Don’t Mess With Duck! / The Monkey with a Bright Blue Bottom

Here are two treats from Little Tiger


Don’t Mess With Duck!
Becky Davies and Emma Levey
Little Tiger

Duck is an exceedingly grumpy creature, the grumpiest in his particular pond. Rather than leaving him to enjoy some peace and quiet the other residents create a terrible row and splash infuriatingly. Consequently, case in wing, Duck ups and leaves seeking somewhere quiet.

His search yields several promising ponds but each proves unsatisfactory in one way or anther so he goes to the city where he’s equally unsuccessful,

so too is the cave.

Finally though, he comes upon just what he’s looking for, except that all of a sudden he hears another voice and finds himself face to face with a grumpy frog that’s as cross about seeing Duck as Duck is to discover another occupant. “Clear off!’ they both order.

A brief argument ensues followed by a truce when each agrees to keep out of the other’s way. Peace at last.

But then after a few days a loud cry disturbs this peace.
Are Duck and Frog now ready to accept that perhaps friendship is more important that seclusion? …

Themes of acceptance, inclusion and friendship are at the heart of Becky Davies’ funny tale of self-exploration and compromise. Plenty to think about there, for sure and with Emma Levey’s superbly expressive animal illustrations (I certainly wouldn’t dream of messing with that duck), this is a smashing book to share and discuss with youngsters either in school or at home.

The Monkey with a Bright Blue Bottom
Steve Smallman and Nick Schon
Little Tiger

Just when we, certainly I, am feeling in need of a bit of brightness in what feels like especially grey times, this book with its brand new dazzling, celebratory ‘becoming a teenager’ cover arrives in my post.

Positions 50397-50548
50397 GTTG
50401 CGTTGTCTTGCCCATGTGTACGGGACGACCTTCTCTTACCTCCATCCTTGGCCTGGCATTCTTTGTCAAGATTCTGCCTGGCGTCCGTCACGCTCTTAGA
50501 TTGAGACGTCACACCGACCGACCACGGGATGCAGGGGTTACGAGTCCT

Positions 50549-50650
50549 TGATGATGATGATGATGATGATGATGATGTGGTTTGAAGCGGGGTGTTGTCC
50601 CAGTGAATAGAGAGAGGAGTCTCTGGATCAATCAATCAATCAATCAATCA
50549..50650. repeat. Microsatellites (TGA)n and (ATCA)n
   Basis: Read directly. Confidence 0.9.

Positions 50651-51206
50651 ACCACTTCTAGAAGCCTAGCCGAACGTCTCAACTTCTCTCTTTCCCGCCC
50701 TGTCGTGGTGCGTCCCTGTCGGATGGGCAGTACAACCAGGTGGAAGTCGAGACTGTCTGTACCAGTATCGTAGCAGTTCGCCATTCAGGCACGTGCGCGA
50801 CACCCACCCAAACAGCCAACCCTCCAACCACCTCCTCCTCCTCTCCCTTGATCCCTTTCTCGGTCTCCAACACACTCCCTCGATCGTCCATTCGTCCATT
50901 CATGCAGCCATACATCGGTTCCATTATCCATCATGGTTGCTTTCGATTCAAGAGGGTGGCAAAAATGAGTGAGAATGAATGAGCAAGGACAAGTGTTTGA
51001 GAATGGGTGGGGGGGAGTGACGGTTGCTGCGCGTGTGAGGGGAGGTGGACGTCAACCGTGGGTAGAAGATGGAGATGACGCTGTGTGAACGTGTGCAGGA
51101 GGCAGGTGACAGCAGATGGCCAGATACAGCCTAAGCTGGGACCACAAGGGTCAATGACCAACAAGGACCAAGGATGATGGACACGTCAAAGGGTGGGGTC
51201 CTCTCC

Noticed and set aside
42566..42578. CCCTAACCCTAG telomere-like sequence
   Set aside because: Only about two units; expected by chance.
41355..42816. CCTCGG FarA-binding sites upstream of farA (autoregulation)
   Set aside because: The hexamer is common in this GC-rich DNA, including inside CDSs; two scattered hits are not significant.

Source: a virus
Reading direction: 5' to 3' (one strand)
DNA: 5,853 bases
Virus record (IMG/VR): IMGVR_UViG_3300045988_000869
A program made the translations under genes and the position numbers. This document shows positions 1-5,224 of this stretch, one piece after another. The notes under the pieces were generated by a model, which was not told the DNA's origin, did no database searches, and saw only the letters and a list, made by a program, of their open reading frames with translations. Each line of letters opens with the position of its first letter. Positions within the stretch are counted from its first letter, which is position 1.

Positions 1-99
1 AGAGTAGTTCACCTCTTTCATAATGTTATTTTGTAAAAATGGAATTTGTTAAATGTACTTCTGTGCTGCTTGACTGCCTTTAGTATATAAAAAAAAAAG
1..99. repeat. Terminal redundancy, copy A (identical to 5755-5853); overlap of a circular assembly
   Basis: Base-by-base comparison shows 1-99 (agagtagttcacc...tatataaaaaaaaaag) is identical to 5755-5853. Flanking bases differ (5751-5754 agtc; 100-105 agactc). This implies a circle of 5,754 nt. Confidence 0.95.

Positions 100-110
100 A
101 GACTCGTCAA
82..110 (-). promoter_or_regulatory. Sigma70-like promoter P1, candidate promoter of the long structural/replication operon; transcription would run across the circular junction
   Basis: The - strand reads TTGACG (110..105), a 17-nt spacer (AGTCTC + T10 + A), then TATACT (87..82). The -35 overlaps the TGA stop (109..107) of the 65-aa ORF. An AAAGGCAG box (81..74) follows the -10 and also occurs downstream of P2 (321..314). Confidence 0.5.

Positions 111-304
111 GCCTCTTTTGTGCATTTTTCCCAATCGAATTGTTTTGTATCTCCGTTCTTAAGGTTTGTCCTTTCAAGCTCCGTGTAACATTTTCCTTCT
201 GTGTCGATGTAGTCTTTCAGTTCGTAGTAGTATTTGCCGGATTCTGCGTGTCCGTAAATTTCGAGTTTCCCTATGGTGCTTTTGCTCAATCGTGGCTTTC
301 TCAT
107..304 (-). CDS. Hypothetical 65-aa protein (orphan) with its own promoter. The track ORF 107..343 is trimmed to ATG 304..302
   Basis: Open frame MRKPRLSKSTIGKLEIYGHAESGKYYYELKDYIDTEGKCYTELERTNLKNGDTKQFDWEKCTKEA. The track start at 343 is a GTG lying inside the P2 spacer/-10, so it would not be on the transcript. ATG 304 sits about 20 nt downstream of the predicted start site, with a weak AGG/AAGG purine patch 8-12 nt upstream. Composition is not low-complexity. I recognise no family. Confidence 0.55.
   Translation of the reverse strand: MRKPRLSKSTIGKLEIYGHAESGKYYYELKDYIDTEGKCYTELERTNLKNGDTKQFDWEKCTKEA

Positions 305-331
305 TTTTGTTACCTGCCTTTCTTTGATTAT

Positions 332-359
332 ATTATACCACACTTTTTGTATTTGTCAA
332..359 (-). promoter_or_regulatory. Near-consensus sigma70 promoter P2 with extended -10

It’s a neo pourquoi tale delivered in jaunty rhyme that certainly packs a punch. It tells how long ago a monkey, inspired by the rainbow colours of the birds, takes up the paintbox he happens upon beside the stream, along with a couple of brushes, and feeling an upsurge in his creative juices, sets to work to make his world a brighter place.

Waiting until the animals are having their early afternoon snooze, he gets busy daubing some reptiles and then decides to give the leopard a bright yellow coat. In so doing however, he causes it to stir. Monkey dashes up a tree and splodges of black paint rain down upon the creature.

Impressed with what he sees, Monkey lets his artistry loose upon a giraffe, a zebra, a lemur and a skunk. Bear receives a pair of white specs. but he’s roused from his slumbers and demands to know what Monkey is up to.

Then instead of venting his wrath upon the fearful primate, Bear takes up the paintbrush and it’s payback time … and the rest as you know is natural history …

I’m certain author Steve and artist Nick Schon had as much fun creating this book as Monkey did creating all those animal designs. It’s terrific fun, reads aloud superbly and will have young audiences laughing their heads off as well as wriggling on their ‘not blue’ bottoms in glee.

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